Being a leader is to chart a course of action not considered by others and then be persuasive and lead. While constantly listening and learning to make corrections in direction, leadership is not “group think” nor is it consensus. As Einstein said, “The one who follows the crowd will usually go no further than the crowd. The one who walks alone is likely to find himself in places no one has ever been before.”

If others have placed confidence in your leadership, then lead!

Any other words of pith and wisdom you would like to share with your colleagues in the C-Suite?

Push the edge. These are important times; don’t measure success by dollars raised or the size of capital campaigns—change the lives of those in your communities. If your museum was to close, would there be a public outcry?

We are called to very important work; give it your all. I have been blessed to have spent most of my career at two great museums. The museum field is a special profession and we are all privileged to be part of it.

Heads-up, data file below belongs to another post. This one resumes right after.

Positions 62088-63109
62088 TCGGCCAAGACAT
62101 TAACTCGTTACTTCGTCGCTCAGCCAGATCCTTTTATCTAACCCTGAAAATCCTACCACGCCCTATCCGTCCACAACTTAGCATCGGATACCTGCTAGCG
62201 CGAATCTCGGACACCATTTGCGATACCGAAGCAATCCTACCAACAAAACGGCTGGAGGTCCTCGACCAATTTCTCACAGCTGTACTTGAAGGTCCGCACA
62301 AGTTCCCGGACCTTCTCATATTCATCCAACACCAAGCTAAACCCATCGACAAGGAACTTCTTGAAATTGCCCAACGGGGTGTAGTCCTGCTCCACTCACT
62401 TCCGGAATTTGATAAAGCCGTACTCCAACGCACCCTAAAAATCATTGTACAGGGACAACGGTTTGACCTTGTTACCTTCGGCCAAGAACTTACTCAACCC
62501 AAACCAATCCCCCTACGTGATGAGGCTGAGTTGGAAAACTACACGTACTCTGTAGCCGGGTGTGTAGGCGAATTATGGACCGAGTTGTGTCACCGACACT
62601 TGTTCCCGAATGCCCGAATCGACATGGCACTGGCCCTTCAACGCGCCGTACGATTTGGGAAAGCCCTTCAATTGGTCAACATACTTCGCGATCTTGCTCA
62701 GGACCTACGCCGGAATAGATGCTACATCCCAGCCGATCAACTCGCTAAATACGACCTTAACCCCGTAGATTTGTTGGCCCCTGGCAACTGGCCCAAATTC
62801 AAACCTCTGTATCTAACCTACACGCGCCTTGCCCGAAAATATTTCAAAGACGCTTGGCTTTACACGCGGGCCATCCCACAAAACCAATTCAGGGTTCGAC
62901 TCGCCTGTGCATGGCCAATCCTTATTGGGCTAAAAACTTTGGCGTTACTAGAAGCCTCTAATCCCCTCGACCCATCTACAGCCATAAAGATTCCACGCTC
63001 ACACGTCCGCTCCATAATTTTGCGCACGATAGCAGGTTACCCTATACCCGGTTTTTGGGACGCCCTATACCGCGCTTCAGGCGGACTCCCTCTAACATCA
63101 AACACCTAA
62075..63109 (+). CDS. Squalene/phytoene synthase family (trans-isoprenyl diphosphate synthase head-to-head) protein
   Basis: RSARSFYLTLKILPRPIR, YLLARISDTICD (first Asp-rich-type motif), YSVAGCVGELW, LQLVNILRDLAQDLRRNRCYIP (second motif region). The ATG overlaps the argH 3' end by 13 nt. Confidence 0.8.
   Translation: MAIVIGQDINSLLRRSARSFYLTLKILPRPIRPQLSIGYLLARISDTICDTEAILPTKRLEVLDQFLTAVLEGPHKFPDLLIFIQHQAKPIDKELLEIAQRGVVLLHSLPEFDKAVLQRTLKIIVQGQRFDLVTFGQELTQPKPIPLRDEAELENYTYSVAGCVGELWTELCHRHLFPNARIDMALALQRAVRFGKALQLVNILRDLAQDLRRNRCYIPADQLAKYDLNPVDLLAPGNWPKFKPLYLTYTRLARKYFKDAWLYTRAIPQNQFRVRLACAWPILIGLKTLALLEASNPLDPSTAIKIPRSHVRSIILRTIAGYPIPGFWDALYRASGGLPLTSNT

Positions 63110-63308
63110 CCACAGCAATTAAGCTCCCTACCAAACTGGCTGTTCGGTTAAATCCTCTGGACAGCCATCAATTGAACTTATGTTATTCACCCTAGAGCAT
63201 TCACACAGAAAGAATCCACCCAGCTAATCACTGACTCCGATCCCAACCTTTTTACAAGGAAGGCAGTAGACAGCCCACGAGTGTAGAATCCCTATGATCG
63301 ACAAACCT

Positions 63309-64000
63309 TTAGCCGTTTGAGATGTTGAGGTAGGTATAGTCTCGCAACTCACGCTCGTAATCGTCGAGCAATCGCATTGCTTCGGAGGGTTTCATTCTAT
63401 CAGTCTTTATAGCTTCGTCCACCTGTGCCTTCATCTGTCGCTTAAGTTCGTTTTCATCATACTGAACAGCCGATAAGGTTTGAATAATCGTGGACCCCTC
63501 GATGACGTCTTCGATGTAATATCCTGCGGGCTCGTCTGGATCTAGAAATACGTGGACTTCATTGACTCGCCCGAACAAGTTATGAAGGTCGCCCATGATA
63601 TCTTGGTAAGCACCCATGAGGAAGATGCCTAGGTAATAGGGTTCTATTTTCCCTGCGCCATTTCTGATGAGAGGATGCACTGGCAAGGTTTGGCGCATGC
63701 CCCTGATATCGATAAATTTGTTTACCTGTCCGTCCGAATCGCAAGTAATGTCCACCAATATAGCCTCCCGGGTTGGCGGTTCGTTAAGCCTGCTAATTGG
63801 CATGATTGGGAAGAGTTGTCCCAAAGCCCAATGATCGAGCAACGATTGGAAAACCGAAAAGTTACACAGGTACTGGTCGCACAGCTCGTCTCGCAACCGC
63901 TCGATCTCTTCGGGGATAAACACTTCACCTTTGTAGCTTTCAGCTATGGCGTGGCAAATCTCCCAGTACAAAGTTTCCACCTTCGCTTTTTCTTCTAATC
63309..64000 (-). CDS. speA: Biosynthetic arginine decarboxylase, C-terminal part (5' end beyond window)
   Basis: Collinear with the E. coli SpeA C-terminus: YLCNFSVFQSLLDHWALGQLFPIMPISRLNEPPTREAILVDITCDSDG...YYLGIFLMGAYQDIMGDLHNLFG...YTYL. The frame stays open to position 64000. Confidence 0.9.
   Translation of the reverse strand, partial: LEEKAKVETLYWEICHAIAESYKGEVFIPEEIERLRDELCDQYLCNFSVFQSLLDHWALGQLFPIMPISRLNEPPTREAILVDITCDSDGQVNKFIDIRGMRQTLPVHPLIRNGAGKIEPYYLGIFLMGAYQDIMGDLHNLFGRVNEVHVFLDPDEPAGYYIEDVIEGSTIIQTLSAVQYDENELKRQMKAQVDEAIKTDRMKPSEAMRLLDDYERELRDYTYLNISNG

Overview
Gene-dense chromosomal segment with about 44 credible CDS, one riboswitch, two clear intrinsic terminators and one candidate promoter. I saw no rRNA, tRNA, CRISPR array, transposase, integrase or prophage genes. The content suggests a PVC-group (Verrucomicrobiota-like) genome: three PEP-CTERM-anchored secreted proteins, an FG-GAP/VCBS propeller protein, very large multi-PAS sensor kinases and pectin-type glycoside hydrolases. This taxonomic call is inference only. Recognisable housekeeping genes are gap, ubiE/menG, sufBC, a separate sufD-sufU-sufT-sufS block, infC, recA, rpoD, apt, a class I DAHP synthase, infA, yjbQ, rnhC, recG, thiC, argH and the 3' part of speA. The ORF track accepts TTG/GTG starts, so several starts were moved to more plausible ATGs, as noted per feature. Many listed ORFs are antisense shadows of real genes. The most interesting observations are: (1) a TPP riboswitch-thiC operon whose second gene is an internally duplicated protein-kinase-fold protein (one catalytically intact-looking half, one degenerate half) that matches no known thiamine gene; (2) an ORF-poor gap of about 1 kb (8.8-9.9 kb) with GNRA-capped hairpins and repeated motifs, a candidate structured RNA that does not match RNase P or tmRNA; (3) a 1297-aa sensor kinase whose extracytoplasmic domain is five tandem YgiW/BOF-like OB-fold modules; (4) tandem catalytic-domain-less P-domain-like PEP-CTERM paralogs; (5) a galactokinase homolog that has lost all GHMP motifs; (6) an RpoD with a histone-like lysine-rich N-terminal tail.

Change in my life will include many days on our farm just outside of Ripley, Ohio, with its connections to our childhood farm upbringings—its woods, pastures, bubbling springs, creeks, pre-civil war rock fences, an 1858 log cabin barn and cottage which makes it a special place. There we experience what Henry David Thoreau described in writing, “An early-morning walk is a blessing for the whole day.”

I am looking forward to providing counsel to Cincinnati Museum Center on the Union Terminal restoration project but also traveling, tending to cattle and cropland on our farm, writing about some of my personal experiences, doing selected consulting, photography and writing about the future of museums and spending time with my family and friends.

Thank you for all of the wonderful museum colleagues/friends who have always helped me and inspired me.

Betty Brewer serves as President and CEO of Minnetrista, a 40-acre site with a museum, historic homes and gardens. She has held this position since 2005. Ms. Brewer has served the museum field for 30 years, including being a past chair of the Leadership and Management Professional Network and presenting sessions at national, regional, and state conferences and webinars.